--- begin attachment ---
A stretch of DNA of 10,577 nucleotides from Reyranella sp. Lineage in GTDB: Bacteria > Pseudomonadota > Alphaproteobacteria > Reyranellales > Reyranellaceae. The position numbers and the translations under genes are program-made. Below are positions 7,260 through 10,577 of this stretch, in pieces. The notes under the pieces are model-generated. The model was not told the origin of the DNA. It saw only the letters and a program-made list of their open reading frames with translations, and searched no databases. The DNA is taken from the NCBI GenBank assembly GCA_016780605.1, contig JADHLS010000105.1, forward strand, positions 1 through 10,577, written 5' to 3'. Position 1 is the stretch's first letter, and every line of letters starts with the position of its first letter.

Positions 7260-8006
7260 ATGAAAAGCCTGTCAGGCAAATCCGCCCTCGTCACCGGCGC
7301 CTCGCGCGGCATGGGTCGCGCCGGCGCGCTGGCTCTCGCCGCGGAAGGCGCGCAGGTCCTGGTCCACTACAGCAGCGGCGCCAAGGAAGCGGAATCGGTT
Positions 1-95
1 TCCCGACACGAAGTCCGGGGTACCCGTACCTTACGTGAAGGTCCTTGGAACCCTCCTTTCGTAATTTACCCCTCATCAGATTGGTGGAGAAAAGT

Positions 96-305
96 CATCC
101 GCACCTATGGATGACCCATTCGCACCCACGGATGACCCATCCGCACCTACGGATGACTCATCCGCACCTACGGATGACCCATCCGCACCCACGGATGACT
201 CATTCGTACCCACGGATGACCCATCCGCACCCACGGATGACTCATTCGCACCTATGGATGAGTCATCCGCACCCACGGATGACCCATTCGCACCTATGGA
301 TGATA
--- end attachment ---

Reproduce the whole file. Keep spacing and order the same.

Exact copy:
A stretch of DNA of 10,577 nucleotides from Reyranella sp. Lineage in GTDB: Bacteria > Pseudomonadota > Alphaproteobacteria > Reyranellales > Reyranellaceae. The position numbers and the translations under genes are program-made. Below are positions 7,260 through 10,577 of this stretch, in pieces. The notes under the pieces are model-generated. The model was not told the origin of the DNA. It saw only the letters and a program-made list of their open reading frames with translations, and searched no databases. The DNA is taken from the NCBI GenBank assembly GCA_016780605.1, contig JADHLS010000105.1, forward strand, positions 1 through 10,577, written 5' to 3'. Position 1 is the stretch's first letter, and every line of letters starts with the position of its first letter.

Positions 7260-8006
7260 ATGAAAAGCCTGTCAGGCAAATCCGCCCTCGTCACCGGCGC
7301 CTCGCGCGGCATGGGTCGCGCCGGCGCGCTGGCTCTCGCCGCGGAAGGCGCGCAGGTCCTGGTCCACTACAGCAGCGGCGCCAAGGAAGCGGAATCGGTT
Positions 1-95
1 TCCCGACACGAAGTCCGGGGTACCCGTACCTTACGTGAAGGTCCTTGGAACCCTCCTTTCGTAATTTACCCCTCATCAGATTGGTGGAGAAAAGT

Positions 96-305
96 CATCC
101 GCACCTATGGATGACCCATTCGCACCCACGGATGACCCATCCGCACCTACGGATGACTCATCCGCACCTACGGATGACCCATCCGCACCCACGGATGACT
201 CATTCGTACCCACGGATGACCCATCCGCACCCACGGATGACTCATTCGCACCTATGGATGAGTCATCCGCACCCACGGATGACCCATTCGCACCTATGGA
301 TGATA